Priest FIRST Member Star(s) Indication of membership status - One star is a FIRST member, two stars is Double Gold NonSequitur OCC Consular

37 years old
Not Specified
from Memphis, TN

  • Activity

    • The World is a Great Place

      8 months ago

      Priest NonSequitur OCC Consular

      I came into work tonight a little early because I had to run a New Hire meeting. I show up in my office and the older gentleman in the department is in his office absolutely BLASTING A "Million Dreams" from The Greatest Showman and singing along at the top of his lungs in the high octave.  This man is always dressed to the nines, he has his phD, a Chemical Engineering degree, and countless professional certifications and he is just here rocking out to a musical soundtrack. No one is going to steal that man's happiness, and I'm glad to be in a world where people like him live. 

    • Is there a Moral Argument?

      9 months ago

      Priest NonSequitur OCC Consular

      For Socialism?  For Capitalism? If you support one or the other, what is the moral justification you use?  I'll play along as well.

      I believe that there is a moral argument for Capitalism. All things have value and as such when one thing is exchanged for another it should be exchanged value for value. If one party wants more for a good or service than the purchaser wishes to pay, then the purchaser may seek out someone who is selling the good or service for less, negotiate with the seller for a more favorable price, or just not purchase the good or service. Likewise, a person who has a good or service should have the right to set the value of whatever it is and if they can't sell it choose to lower their price to a point where it will sell.  This is the only moral position for me: everyone has the right to their own earned stuff and the right to assess the VALUE of the stuff they have. I don't have the right to set the value for someone else's stuff, and I am not entitled to anyone else's stuff without their consent and a fair and agreed upon exchange.

    • Thoughts on this article

      9 months ago

      Priest NonSequitur OCC Consular

      Try not to look at WHO wrote this and decide what you feel about it before you figure out the author.

      What are your thoughts?

    • Oh goodness, Bernie Sanders

      9 months ago

      Priest NonSequitur OCC Consular

      If you want to see all entry level jobs automated...this is how you do it.  I'm not a fan of Trump in many ways, but his tax break to businesses is DIRECTLY responsible for the Billions of additional dollars that the company I work for invested in its hourly staff.  All I want to say to Sanders is this:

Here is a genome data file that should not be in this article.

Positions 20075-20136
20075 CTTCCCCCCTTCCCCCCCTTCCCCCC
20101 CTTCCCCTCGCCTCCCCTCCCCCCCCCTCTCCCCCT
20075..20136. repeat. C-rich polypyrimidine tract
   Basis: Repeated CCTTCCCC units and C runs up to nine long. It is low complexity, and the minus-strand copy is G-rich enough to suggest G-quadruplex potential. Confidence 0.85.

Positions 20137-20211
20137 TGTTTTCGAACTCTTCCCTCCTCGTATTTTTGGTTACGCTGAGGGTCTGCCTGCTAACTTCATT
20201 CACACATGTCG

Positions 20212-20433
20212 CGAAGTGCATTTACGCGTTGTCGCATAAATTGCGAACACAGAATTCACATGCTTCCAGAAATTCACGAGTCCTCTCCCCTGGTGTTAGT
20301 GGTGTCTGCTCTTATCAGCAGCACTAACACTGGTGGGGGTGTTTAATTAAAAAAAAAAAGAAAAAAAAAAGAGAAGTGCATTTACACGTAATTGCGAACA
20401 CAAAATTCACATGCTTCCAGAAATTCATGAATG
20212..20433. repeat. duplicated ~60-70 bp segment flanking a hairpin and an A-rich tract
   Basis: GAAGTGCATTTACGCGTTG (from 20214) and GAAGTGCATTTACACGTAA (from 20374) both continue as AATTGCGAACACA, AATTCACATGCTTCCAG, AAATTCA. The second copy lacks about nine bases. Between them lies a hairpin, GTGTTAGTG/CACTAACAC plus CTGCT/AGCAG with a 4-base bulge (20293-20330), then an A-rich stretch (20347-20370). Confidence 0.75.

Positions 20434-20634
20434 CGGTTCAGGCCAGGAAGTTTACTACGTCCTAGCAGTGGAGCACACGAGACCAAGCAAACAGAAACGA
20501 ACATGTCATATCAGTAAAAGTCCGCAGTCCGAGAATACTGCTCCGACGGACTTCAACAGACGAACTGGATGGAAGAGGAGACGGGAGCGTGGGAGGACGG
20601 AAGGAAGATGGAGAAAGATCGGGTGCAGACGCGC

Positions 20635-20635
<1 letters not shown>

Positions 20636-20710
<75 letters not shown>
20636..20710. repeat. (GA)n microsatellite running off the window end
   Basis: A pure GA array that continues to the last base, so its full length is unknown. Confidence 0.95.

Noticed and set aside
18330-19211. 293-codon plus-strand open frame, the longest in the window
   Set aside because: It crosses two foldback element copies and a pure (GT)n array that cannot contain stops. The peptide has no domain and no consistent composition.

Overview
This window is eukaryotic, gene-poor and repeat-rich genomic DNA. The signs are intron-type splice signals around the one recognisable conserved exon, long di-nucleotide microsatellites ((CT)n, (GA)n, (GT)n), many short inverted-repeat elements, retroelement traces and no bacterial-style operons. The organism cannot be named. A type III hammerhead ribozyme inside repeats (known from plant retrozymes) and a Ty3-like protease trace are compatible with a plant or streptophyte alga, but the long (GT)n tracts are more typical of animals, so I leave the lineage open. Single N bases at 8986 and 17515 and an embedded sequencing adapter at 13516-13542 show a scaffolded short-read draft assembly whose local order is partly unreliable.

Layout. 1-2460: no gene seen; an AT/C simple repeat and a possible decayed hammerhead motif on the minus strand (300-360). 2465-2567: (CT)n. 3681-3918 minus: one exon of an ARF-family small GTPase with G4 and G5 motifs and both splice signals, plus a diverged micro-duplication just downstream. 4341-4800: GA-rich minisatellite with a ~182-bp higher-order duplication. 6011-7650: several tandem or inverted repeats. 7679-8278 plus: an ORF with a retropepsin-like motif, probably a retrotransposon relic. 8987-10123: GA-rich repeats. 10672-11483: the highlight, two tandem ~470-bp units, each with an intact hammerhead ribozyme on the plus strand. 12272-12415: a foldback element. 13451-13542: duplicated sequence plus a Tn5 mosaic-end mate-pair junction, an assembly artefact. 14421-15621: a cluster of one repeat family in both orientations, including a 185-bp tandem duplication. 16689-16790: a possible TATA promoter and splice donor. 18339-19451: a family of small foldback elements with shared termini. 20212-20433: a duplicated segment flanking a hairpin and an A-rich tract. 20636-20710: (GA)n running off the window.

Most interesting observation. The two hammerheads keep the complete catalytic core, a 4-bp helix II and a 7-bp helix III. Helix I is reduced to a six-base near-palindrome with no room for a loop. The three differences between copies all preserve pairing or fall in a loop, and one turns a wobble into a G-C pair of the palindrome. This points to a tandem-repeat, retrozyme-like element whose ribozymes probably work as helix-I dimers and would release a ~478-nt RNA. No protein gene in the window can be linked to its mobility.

"The more you tighten your grip, Sanders; the more jobs will slip through your fingers." 

    • I have a confession to make

      9 months ago

      Priest NonSequitur OCC Consular

      Every time my co-workers mess with the thermostat, I wait for them to turn the corner and immediately go and change it back. No joke: they like it 80* in the office.  I can't handle that. 

    • The Break with Michele Wolf Cancelled

      10 months ago

      Priest NonSequitur OCC Consular

      Read this

      This is what is wrong with journalism today.  Mat Wilstein eludes to his thesis with the second sentence of the article, and the event that you missed what his thought was, he throws it right at your face in his closing remarks.  

      It's because she's a woman. 

      He glosses over the fact (but he does mention it) that Joel McHale's show as also axed. Instead, the important part of the story is the fact that, in addition to Robin Thede being cancelled, that the only "late night' talk show hosts that are women are now Samantha Bee and Sarah Silverman. It has nothing to do with the fact that her 'shock' comedy that is aimed directly at roughly half of Americans surpasses funny and is just down right mean.  She is not funny...she is mean. I don't agree with the politics of Colbert, and I understand that the Colbert Report was most definitely lampooning Conservatives (as most successful comedic hosts do) but I could laugh along with him. He may cut a little deep sometimes, but I could still smile.  Michele Wolf's show was cancelled because she completely cut herself off from half of her potential viewers by making them targets. It wasn't elevated humor, it wasn't clever. It was that bully that picked endlessly on you for being fat. It was that person who had no interest whatsoever entertaining your presence. It had NOTHING to do with the fact that she was a woman. If it was, Why is Iliza Shlesinger successful on Netflix?  Her jokes rely heavily on feminism and she did so having beat out a whole mess of men on Last Comic Standing in 2008.  What about Ellen DeGeneres?  She is hilarious, and has a brand of comedy that everyone can appreciate. 

      Fact of the matter, this is why identity politics is so detrimental...even to those in the makes them incapable of reflecting on the facts and understanding reality. She just wasn't funny, she was mean and turned off half of the viewers of Netflix, no one watched her, and Netflix made a business decision. 

    • Follow up

      10 months ago

      Priest NonSequitur OCC Consular

      So last Friday we got the tests back: Baby is fine, no issues with her chromosomes. We need to ensure she is eating better and need to monitor her tone, heart, and kidneys...but the bad bad stuff is ruled out.

    • Counting Joy

      10 months ago

      Priest NonSequitur OCC Consular